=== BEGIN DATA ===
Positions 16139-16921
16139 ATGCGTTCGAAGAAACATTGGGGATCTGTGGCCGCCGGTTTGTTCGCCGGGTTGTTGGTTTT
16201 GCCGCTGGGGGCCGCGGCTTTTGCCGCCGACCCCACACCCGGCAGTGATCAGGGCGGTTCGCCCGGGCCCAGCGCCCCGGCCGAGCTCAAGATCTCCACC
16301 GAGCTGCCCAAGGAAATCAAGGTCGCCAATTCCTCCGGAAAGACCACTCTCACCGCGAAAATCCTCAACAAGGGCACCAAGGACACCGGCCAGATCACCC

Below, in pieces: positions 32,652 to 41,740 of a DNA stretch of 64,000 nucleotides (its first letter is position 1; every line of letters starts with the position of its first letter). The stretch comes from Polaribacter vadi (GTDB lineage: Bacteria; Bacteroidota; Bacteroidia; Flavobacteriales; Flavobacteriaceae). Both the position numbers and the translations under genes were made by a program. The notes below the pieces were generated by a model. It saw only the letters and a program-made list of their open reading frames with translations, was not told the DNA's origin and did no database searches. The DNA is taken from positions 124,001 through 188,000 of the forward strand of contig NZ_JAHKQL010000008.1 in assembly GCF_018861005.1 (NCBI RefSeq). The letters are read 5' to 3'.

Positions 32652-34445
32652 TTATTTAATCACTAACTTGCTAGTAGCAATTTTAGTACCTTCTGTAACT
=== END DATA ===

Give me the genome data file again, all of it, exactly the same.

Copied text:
Positions 16139-16921
16139 ATGCGTTCGAAGAAACATTGGGGATCTGTGGCCGCCGGTTTGTTCGCCGGGTTGTTGGTTTT
16201 GCCGCTGGGGGCCGCGGCTTTTGCCGCCGACCCCACACCCGGCAGTGATCAGGGCGGTTCGCCCGGGCCCAGCGCCCCGGCCGAGCTCAAGATCTCCACC
16301 GAGCTGCCCAAGGAAATCAAGGTCGCCAATTCCTCCGGAAAGACCACTCTCACCGCGAAAATCCTCAACAAGGGCACCAAGGACACCGGCCAGATCACCC

Below, in pieces: positions 32,652 to 41,740 of a DNA stretch of 64,000 nucleotides (its first letter is position 1; every line of letters starts with the position of its first letter). The stretch comes from Polaribacter vadi (GTDB lineage: Bacteria; Bacteroidota; Bacteroidia; Flavobacteriales; Flavobacteriaceae). Both the position numbers and the translations under genes were made by a program. The notes below the pieces were generated by a model. It saw only the letters and a program-made list of their open reading frames with translations, was not told the DNA's origin and did no database searches. The DNA is taken from positions 124,001 through 188,000 of the forward strand of contig NZ_JAHKQL010000008.1 in assembly GCF_018861005.1 (NCBI RefSeq). The letters are read 5' to 3'.

Positions 32652-34445
32652 TTATTTAATCACTAACTTGCTAGTAGCAATTTTAGTACCTTCTGTAACT